Sebastian Heath, Joseph L. Rife, Jorge J. Bravo III, and Gavin Blasdel. ISAW Papers 10 (2015)
Abstract: This paper presents the results of preliminary study of Early Byzantine pottery from a large building near the waterfront at Kenchreai in southern Greece. Kenchreai served as the eastern port of Corinth throughout antiquity. The building was first excavated in 1976 by the Greek Archaeological Service, and it has been investigated since 2014 by the American Excavations at Kenchreai with permission from the Ministry of Culture under the auspices of the American School of Classical Studies at Athens. The pottery is characterized by the presence of many Late Roman Amphora 2 rims as well as stoppers and funnels. This indicates that the building had a role in the distribution of regional agricultural products during its final phase, which is dated to the very late sixth or early seventh centures A.D. by African Red-Slip and Phocaean Red-Slip tablewares. A wide range of lamps, glass vessels, and other small finds has also been recorded. Results to date are preliminary but ongoing work may allow further precision as to the chronology and use of this building.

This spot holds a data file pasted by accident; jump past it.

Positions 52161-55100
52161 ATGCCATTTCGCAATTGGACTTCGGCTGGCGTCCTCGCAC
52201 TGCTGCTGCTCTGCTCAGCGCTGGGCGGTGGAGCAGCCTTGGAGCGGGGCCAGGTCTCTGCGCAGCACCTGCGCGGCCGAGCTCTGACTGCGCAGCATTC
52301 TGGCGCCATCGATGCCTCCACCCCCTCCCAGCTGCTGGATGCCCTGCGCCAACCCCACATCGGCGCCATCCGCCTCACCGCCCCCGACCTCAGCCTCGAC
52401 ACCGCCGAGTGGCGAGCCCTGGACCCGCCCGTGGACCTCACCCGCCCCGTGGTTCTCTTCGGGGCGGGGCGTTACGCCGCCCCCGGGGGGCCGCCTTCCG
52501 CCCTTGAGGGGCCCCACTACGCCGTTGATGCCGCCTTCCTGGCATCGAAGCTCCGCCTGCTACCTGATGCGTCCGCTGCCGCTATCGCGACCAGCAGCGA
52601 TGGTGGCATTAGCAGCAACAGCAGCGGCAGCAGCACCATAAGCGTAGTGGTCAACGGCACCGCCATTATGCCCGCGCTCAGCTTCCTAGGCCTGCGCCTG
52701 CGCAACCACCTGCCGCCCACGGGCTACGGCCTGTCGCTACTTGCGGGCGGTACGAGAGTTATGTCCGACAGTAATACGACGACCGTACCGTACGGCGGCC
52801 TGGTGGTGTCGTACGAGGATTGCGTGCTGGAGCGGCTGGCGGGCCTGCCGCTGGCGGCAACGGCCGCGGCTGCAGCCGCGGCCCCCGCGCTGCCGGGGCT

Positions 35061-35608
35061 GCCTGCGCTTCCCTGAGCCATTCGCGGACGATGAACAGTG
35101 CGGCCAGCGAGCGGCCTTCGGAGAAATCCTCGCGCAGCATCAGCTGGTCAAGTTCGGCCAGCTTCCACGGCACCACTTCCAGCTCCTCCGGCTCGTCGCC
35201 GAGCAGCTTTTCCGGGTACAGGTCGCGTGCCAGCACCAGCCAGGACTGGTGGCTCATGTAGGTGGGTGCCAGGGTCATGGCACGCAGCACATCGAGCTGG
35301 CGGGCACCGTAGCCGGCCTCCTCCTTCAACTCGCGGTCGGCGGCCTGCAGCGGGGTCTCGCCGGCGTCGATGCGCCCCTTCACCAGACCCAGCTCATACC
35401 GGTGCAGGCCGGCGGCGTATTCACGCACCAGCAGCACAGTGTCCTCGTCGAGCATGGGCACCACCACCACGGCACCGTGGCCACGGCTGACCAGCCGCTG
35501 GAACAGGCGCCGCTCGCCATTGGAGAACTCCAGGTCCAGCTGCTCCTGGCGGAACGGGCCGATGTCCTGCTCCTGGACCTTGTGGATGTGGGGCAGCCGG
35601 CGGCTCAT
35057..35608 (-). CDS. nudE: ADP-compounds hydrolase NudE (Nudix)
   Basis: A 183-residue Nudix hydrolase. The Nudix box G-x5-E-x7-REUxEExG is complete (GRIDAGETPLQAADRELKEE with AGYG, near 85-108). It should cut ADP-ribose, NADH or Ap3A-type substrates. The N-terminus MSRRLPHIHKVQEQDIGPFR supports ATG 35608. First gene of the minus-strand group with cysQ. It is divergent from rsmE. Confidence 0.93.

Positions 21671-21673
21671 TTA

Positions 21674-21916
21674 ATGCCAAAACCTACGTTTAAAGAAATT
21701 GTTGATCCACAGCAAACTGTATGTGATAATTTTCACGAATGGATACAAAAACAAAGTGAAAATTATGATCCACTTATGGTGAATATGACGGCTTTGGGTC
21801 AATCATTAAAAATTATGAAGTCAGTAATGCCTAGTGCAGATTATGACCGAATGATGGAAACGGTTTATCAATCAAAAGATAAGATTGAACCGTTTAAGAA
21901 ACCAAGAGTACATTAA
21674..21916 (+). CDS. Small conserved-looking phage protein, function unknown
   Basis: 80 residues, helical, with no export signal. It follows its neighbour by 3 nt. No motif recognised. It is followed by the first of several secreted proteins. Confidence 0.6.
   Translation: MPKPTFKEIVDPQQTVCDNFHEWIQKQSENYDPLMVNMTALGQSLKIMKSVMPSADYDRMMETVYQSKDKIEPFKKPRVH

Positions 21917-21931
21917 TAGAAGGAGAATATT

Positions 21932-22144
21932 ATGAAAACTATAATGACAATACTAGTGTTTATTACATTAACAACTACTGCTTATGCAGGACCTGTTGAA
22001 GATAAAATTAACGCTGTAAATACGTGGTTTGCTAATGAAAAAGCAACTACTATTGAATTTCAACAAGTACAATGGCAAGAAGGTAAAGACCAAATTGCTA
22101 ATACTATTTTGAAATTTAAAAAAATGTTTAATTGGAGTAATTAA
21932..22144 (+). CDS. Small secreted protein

Library of Congress Subjects: Kenchreai (Greece); Pottery, Roman; Pottery, Byzantine; Economic history--Medieval, 500-1500.
The Site of Kenchreai
Towards a Chronology of the Threpsiades Complex
Preliminary Quantification of Amphoras
Large and Small Late Roman Amphora 2
LRA2 Stoppers and Two Funnel Types
Activities Within the Building
The Threpsiades Site and Regional Change
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